Suffer the Wretched
by Ian C Smith
A youngish couple, a toddler, a hoarse lapdog,
spindly trailer loads of depression-era belongings,
the sort left on the verge with rubbish bins
to vanish overnight when clouds eclipse the moon.
He reverses up the driveway, ropes taut, noise level
ramping from silent to near-lunatic,
next door’s house for sale rented too soon.
Slammed doors an intermittent havoc of rifle shots,
she rips into her small boy, a hateful tirade,
cigarette flashing, torching faint hope’s threads.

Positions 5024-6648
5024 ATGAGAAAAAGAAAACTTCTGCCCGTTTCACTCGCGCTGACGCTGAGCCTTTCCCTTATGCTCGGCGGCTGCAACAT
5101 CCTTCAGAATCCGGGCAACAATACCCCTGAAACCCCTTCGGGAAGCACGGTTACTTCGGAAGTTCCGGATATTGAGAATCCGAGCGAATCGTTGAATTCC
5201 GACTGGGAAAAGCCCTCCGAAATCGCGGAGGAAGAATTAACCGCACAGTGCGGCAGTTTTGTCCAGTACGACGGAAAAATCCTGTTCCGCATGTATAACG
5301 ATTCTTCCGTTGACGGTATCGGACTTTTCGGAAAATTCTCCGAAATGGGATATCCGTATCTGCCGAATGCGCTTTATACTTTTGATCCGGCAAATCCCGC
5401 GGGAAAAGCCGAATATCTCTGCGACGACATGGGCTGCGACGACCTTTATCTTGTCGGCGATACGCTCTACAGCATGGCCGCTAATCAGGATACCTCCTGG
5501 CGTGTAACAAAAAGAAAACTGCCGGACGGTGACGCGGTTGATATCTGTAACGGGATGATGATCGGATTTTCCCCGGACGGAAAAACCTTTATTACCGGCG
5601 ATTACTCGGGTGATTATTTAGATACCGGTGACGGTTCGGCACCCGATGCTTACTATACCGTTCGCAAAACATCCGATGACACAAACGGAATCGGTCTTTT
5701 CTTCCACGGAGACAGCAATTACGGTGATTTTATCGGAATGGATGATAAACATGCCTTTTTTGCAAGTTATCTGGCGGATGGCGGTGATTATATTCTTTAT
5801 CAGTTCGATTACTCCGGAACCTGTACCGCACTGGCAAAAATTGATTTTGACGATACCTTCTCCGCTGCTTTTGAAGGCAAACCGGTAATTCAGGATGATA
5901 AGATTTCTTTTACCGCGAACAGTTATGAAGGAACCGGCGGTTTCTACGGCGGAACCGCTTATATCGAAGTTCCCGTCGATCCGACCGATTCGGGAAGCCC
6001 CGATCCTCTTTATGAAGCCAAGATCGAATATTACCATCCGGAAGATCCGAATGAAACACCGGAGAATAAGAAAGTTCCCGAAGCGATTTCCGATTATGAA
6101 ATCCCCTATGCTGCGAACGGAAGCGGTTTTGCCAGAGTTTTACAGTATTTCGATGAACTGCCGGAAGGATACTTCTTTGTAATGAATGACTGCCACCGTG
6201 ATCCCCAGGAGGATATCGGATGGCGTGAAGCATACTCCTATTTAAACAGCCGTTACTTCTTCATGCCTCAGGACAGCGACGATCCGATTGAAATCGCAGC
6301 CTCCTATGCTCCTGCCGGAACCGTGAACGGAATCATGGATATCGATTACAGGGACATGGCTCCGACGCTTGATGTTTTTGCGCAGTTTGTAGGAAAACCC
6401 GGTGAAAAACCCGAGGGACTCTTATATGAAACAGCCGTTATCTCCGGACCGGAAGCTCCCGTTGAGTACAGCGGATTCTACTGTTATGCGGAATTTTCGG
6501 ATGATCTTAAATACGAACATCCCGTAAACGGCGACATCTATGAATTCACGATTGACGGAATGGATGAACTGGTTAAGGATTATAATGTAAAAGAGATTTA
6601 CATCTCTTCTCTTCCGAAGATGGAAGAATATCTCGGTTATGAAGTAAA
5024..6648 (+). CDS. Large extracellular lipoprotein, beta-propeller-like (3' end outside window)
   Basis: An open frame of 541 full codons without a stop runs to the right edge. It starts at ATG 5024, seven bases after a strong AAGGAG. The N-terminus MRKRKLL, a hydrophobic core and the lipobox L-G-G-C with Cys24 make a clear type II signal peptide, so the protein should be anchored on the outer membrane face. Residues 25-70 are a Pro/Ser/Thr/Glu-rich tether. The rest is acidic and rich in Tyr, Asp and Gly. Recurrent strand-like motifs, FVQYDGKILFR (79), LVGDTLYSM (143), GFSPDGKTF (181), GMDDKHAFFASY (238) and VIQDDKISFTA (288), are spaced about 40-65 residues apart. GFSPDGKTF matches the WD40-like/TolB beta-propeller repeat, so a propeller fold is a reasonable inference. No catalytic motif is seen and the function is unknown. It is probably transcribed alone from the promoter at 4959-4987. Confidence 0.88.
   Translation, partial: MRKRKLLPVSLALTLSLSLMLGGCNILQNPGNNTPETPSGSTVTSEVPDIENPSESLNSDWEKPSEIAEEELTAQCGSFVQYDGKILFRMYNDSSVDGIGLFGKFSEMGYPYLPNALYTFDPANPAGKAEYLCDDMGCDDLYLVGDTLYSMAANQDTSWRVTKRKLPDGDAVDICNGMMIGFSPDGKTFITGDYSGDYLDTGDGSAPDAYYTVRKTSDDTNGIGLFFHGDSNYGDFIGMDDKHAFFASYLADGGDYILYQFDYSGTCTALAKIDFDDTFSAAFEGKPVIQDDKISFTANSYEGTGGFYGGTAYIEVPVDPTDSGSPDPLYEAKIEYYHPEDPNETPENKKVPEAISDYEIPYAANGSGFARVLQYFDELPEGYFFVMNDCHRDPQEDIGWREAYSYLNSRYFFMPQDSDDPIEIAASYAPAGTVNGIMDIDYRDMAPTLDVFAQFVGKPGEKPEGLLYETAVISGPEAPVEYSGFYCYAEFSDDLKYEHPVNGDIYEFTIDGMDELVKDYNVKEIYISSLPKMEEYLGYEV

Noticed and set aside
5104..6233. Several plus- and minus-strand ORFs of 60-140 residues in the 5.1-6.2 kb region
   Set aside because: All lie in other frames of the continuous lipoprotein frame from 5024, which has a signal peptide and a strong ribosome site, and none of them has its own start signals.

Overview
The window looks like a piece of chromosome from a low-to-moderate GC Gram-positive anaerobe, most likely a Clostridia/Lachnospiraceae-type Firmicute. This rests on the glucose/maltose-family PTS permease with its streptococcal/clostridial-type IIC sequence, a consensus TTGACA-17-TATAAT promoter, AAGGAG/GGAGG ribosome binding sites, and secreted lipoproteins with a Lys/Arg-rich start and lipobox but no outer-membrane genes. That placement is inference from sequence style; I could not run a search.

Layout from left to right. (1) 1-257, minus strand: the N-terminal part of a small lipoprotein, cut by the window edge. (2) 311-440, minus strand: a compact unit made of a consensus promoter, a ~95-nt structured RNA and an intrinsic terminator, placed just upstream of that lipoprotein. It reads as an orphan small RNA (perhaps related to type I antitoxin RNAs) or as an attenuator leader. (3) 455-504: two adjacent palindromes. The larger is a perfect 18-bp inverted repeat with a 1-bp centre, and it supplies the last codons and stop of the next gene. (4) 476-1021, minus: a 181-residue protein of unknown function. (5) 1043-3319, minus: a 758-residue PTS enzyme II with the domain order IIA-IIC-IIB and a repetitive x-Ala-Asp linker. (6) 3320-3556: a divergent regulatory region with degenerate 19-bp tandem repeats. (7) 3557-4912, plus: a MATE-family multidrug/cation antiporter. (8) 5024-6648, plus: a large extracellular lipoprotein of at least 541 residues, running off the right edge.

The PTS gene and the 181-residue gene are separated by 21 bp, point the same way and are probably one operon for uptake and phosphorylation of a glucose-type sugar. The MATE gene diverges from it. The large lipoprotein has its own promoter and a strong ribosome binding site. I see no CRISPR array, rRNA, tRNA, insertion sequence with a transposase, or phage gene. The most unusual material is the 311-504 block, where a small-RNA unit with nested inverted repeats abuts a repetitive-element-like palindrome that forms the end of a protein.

I fret for the child, this road, rigs rumbling fast.
In the black morning he coughs up his lungs outside,
a phlegmy version of an old-time rooster’s reveille.
Under home siege thoughts of flight flash past.
He seems employed, a job with strange hours.
I counsel myself they are just down on luck
like characters in winter from a Ray Carver poem,
remembering a young couple, work grim, poor pay,
cold districts of blackened bricks, knowing nothing
of filling the tank to the brim, of educated people
who encouraged, forgave, modelled a better way.
Empathy losing, I set off on a long walk in rain
to the town’s outskirts, wetlands’ soft haze.
Swans have flown, pelicans remain,
water ebbs where minuscule birds cling to twigs.